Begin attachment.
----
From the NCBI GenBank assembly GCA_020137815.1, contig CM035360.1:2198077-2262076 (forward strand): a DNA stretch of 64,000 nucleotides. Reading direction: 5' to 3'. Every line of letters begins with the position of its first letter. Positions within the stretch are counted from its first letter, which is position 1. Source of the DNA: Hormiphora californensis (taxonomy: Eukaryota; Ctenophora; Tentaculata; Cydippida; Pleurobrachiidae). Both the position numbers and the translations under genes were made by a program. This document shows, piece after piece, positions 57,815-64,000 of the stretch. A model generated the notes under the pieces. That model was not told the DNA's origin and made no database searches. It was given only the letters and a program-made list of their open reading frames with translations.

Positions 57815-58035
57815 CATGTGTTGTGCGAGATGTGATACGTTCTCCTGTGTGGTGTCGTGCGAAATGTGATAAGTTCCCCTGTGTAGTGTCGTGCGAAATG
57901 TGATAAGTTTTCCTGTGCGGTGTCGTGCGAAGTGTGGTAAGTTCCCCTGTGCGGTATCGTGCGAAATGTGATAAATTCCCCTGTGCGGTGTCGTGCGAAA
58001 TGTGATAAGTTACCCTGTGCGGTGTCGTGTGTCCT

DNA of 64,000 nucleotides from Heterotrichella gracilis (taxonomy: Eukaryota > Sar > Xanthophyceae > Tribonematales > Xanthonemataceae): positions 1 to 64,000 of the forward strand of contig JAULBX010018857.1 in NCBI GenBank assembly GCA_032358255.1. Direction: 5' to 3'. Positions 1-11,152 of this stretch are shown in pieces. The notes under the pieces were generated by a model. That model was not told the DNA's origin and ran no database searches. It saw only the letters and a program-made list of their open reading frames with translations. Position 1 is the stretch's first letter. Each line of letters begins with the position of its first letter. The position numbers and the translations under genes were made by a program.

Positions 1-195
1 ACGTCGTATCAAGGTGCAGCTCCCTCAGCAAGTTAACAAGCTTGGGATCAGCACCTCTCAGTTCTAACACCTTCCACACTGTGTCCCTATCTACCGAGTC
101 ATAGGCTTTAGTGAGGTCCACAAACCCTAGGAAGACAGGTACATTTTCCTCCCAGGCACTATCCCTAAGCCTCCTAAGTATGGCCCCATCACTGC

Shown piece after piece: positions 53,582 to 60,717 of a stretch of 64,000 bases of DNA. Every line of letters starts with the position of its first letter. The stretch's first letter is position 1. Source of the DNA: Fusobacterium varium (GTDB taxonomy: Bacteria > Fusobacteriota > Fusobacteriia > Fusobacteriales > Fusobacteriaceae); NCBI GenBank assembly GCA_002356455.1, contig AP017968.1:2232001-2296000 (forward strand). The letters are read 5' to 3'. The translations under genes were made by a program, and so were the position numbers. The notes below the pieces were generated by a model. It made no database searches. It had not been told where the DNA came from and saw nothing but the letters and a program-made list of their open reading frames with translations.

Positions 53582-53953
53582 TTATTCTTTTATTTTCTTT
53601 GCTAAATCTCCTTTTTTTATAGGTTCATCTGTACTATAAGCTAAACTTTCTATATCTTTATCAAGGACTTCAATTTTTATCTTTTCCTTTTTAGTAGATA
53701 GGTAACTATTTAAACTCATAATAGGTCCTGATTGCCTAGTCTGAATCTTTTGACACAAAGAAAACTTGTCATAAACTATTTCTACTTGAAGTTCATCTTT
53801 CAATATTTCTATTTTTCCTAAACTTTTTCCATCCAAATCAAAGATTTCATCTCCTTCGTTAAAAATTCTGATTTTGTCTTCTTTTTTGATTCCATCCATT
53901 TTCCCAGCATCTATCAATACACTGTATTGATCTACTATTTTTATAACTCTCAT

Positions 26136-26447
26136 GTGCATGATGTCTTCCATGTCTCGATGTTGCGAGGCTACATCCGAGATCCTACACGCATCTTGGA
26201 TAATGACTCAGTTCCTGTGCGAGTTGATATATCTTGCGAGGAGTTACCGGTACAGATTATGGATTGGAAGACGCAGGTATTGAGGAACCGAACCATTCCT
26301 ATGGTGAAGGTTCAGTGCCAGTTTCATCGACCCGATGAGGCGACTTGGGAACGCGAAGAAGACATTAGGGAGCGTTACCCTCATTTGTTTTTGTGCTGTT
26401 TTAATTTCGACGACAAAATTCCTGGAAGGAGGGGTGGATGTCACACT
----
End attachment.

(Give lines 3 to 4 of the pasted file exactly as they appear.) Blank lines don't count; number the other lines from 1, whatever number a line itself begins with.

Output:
57815 CATGTGTTGTGCGAGATGTGATACGTTCTCCTGTGTGGTGTCGTGCGAAATGTGATAAGTTCCCCTGTGTAGTGTCGTGCGAAATG
57901 TGATAAGTTTTCCTGTGCGGTGTCGTGCGAAGTGTGGTAAGTTCCCCTGTGCGGTATCGTGCGAAATGTGATAAATTCCCCTGTGCGGTGTCGTGCGAAA